Is it possible for every racing jurisdiction to operate from a single rule book that regulates the same substances to the same thresholds with the same penalties for violations – all supported by a network of laboratories operating to the same standards?
Yes. There is no other option.
Anything less represents a death knell for this sport.
In my 31 years as an equine veterinarian in both private and public capacities, I have yet to see differences in horses or trainers that warrant treatment protocols or penalty schedules based upon zip codes.
Horses running in Oklahoma are no different from horses running in Kentucky, which are not medically different from horses running in Louisiana, Maryland, Florida or anywhere else for that matter.
Other industries and sports organizations have comprehensively and simultaneously implemented common rules, common operating procedures, and common enforcement practices.
There is no legitimate excuse for us not to do likewise.
Finally, Mr. Hamelback contends that it is very important to understand, and often not conveyed, that many other countries calculate their fatality rate ONLY from horses euthanized while on the racetrack.
As one of the principal architects of the Equine Injury Database, I find this assertion of particular interest.
Each year, statistics from the Equine Injury Database (EID), calculated by Dr. Tim Parkin from the University of Glasgow in Scotland, are summarized and published by The Jockey Club.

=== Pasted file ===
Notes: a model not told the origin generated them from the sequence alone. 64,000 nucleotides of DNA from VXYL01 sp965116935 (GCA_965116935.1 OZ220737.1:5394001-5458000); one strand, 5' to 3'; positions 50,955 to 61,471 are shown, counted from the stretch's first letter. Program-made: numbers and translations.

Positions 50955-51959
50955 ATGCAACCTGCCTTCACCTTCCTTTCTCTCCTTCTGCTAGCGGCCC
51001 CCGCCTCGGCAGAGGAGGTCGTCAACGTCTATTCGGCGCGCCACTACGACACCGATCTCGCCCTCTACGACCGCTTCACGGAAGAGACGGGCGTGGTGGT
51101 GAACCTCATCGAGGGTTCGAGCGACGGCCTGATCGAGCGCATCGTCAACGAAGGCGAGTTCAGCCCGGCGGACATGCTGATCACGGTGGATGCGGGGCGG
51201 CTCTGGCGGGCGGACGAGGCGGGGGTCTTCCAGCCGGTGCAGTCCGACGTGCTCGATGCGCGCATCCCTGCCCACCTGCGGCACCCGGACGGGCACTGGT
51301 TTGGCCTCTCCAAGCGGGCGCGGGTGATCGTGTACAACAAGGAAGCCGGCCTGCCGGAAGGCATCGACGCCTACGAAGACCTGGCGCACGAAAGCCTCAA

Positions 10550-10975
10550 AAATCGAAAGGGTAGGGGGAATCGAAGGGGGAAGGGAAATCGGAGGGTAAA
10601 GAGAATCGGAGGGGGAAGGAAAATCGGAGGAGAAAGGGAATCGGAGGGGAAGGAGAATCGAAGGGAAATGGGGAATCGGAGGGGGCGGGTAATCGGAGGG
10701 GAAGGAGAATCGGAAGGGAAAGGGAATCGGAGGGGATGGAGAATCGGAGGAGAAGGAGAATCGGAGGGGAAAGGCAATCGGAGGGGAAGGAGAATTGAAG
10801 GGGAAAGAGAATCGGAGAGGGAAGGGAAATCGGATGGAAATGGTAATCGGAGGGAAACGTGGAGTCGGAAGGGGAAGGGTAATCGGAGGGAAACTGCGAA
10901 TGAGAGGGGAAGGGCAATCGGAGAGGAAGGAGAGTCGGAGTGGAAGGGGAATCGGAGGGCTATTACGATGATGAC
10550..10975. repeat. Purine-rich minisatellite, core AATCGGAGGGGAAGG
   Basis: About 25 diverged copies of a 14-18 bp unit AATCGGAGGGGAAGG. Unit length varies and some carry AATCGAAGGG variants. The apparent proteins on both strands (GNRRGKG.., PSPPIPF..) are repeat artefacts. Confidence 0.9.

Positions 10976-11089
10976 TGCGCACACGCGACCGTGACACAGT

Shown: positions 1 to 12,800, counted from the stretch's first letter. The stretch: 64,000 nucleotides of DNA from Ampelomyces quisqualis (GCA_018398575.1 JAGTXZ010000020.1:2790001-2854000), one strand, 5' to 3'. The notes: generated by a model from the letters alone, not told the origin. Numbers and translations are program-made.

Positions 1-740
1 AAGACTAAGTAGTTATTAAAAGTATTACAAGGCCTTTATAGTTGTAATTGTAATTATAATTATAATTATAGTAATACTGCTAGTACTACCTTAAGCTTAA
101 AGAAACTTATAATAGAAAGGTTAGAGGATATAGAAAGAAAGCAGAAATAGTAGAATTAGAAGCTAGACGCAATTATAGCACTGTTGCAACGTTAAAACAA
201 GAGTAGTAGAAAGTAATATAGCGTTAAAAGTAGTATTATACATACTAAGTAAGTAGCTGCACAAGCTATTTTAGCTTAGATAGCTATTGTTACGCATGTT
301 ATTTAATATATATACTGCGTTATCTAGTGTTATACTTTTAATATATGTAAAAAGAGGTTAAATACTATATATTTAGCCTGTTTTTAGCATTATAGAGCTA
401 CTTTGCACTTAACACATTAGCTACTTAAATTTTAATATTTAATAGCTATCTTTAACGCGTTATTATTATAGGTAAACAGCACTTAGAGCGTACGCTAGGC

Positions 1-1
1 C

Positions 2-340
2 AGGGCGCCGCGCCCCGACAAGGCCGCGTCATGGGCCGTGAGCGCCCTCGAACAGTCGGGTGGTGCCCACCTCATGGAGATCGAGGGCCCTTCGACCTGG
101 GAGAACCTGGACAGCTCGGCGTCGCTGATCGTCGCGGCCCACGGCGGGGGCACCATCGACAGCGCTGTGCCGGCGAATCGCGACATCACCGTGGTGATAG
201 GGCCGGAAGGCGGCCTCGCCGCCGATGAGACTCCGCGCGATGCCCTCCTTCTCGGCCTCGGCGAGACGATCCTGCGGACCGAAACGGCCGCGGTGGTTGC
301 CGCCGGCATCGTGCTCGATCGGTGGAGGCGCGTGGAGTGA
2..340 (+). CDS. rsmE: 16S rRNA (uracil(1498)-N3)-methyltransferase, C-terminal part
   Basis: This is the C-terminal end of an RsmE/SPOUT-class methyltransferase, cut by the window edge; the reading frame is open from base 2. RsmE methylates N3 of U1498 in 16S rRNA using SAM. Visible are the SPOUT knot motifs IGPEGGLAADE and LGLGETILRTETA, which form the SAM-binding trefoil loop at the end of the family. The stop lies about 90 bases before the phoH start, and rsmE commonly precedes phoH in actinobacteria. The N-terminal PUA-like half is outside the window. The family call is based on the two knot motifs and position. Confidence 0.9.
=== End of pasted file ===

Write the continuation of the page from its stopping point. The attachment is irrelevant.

The 72-hour cutoff used by the EID for identifying “race-related” fatalities was established based upon trends observed in the data and discussions with practitioners. We recognize that different standards exist elsewhere.
If 2014 fatality occurrence is calculated using only racing-related conditions, resulting in a fatality within 24 hours of the event (as is done in Great Britain and Australia), the incidence of racing fatalities in the U.S. falls to 1.74 per 1,000 starts or 1.9 to 4.0 times that of our international racing colleagues.
Translation: even when compared with international statistics, the incidence of racing-related fatalities in the United States is still much too high.
Data is data. I think our fans and stakeholders deserve to see the unvarnished facts. If the facts make us cringe, then it is our job and our responsibility to make meaningful change, not hang curtains to obscure the view.
While I do agree that we should take every effort to report positive news when it exists, I think it is absurd to think our customers and our stakeholders are so naïve as to believe that mere positive spin is the answer to our problems.
The health of our sport is inextricably tied to the health of our horses.
We all have an obligation to enhance their health and we should honor that obligation.